However, absence of all the fingers or toes or a thumb will make a person disabled by movement. If any part of the body is deformed, the person will also be treated as disabled and covered under this category. A person, who cannot move herself/himself without the aid of another person or without the aid of stick, etc., will be treated as disabled. Similarly, a person would be treated as disabled in movement if she/he is unable to move or lift or pick up any small article placed near her/him.
A person may not be able to move normally because of problems of joints like arthritis and has to invariable limp while moving, will also be considered to have movement disability. A person who lacks comprehension appropriate to her/his age will be considered as mentally disabled. This would not mean that if a person is not able to comprehend her/his studies appropriate to her/his age and is failing to qualify her/his examination is mentally disabled. Mentally retarded and insane persons would be treated as mentally disabled. A mentally disabled person may generally depend on her/his family members for performing daily routine.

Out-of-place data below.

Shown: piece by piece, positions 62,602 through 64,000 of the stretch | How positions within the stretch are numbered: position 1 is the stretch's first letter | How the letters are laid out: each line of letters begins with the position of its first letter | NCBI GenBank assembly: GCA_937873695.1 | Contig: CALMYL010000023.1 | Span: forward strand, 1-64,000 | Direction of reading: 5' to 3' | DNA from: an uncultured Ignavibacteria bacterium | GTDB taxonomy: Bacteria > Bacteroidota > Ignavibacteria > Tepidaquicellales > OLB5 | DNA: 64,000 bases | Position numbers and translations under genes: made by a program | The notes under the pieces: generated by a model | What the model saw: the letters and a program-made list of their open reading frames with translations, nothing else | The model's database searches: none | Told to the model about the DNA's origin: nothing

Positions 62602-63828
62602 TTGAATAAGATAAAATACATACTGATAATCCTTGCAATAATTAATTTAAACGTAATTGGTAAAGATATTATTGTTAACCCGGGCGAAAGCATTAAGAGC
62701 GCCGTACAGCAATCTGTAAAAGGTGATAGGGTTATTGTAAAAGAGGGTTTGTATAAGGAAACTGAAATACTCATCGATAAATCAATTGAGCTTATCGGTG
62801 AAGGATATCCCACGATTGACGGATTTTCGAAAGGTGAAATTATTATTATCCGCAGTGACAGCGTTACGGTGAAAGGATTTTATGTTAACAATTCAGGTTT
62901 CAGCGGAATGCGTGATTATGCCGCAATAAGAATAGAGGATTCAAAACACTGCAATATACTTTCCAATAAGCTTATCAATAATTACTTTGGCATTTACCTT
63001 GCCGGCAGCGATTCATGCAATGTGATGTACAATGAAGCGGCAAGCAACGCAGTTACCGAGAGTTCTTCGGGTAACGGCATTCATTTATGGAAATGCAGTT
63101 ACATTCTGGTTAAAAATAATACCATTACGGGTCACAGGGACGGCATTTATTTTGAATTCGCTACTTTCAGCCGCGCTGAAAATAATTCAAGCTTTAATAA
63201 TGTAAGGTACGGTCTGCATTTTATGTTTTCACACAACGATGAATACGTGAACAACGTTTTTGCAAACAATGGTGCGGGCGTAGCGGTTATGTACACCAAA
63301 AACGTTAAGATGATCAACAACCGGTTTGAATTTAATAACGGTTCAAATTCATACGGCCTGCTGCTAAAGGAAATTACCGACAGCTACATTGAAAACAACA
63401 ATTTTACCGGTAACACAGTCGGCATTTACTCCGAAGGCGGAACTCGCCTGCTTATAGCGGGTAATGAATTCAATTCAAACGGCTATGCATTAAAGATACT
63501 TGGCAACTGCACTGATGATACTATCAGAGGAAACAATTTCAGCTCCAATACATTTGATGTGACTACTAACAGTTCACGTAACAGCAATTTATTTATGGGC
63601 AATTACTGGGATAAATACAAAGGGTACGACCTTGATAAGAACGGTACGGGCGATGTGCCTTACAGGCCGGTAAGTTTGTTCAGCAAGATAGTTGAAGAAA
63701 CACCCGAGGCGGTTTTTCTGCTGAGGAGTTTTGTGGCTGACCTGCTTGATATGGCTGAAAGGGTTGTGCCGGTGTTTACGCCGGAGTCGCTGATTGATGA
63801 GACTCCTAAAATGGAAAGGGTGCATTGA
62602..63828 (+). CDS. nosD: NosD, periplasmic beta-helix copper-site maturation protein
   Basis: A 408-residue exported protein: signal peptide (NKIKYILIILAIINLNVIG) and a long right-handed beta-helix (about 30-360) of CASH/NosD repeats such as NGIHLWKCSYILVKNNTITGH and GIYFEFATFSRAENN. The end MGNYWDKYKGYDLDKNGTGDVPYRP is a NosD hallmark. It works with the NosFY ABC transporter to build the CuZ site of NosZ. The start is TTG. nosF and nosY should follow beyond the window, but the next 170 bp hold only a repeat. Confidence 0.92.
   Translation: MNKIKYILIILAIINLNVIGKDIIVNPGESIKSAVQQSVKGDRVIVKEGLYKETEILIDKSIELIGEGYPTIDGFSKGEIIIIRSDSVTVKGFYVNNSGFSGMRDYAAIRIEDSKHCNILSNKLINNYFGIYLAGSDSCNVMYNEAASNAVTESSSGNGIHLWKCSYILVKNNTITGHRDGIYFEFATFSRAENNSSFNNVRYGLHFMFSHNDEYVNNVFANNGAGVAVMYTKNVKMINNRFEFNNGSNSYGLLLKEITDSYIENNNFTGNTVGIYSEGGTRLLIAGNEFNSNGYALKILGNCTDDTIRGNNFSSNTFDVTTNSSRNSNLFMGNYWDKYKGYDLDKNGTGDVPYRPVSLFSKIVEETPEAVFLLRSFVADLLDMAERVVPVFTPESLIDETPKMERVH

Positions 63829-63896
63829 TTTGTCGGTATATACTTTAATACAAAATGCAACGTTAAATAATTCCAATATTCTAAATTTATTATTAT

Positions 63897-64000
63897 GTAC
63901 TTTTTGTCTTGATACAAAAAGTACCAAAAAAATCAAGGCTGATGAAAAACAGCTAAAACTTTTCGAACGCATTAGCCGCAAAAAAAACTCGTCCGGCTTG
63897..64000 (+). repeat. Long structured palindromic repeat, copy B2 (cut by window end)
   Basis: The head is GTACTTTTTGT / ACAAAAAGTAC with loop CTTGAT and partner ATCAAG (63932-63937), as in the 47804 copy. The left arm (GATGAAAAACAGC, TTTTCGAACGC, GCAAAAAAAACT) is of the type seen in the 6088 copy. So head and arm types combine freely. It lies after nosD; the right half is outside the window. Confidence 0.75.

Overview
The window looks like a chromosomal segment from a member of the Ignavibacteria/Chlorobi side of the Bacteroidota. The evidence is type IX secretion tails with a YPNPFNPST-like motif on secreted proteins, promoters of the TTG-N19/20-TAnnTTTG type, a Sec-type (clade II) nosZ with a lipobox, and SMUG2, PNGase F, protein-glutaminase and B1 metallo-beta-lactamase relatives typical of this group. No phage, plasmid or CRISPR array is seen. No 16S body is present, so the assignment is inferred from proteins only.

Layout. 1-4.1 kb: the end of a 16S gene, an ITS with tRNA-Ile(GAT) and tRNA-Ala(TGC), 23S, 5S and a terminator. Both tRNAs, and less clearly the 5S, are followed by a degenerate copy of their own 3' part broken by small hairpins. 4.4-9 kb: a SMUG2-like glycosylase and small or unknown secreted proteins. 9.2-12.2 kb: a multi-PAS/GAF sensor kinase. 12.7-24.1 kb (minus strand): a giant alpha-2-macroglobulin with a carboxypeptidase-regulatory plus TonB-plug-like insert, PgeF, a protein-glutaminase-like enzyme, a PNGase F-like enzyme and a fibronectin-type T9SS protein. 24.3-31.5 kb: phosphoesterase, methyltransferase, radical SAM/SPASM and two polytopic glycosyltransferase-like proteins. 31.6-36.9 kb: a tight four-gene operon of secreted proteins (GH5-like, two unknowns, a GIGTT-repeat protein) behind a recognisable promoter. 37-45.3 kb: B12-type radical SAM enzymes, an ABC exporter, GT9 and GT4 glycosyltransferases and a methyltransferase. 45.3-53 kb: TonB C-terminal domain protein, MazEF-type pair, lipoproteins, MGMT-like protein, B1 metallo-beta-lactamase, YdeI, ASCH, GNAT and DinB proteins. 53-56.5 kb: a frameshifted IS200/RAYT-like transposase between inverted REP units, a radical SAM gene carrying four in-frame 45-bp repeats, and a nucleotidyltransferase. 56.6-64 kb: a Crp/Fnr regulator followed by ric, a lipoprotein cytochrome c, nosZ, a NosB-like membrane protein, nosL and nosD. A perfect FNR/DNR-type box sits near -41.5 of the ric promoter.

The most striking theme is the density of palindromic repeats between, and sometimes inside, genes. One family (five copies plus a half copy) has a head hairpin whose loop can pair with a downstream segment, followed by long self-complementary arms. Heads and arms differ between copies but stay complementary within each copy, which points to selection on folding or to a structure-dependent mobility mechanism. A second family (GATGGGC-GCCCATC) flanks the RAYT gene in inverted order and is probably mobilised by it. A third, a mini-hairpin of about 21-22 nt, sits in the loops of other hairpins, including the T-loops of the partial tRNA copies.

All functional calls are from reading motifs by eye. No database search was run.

Types of Disabilities
Census of India 2001 identified five types of disabilities as defined above. Statistics shows total number of disabled in India at 21,906,769 which constitute more than 2 percent of total population. Disabled in India by types of Disabilities Types of Disabilities Number of Disabled Percentage Seeing Speech Hearing Movement Mental Total 10634881 1640868 1261722 6105477 2263821 21906769 48.55 7.49 5.76 27.87 10.33 100.00
Source: Census of India 2001 This proportion is lower than estimates of World Health Organization and United Nations according to which around 10 percent of population in underdeveloped and developing countries are disabled. Classification of disabled in India shows that nearly half total disabled are having seeing disabilities (48.55 percent) followed by movement disabilities (27.87 percent). Ten percent of total disabled are mentally disabled.
Disability in Various Dimensions
Disabilities by Sex The classification of disabled in different categories by sex shows higher rate of prevalence of disabilities among males as compared to females, especially in the case of movement and mental disabilities the proportion of male is much higher as compared to females.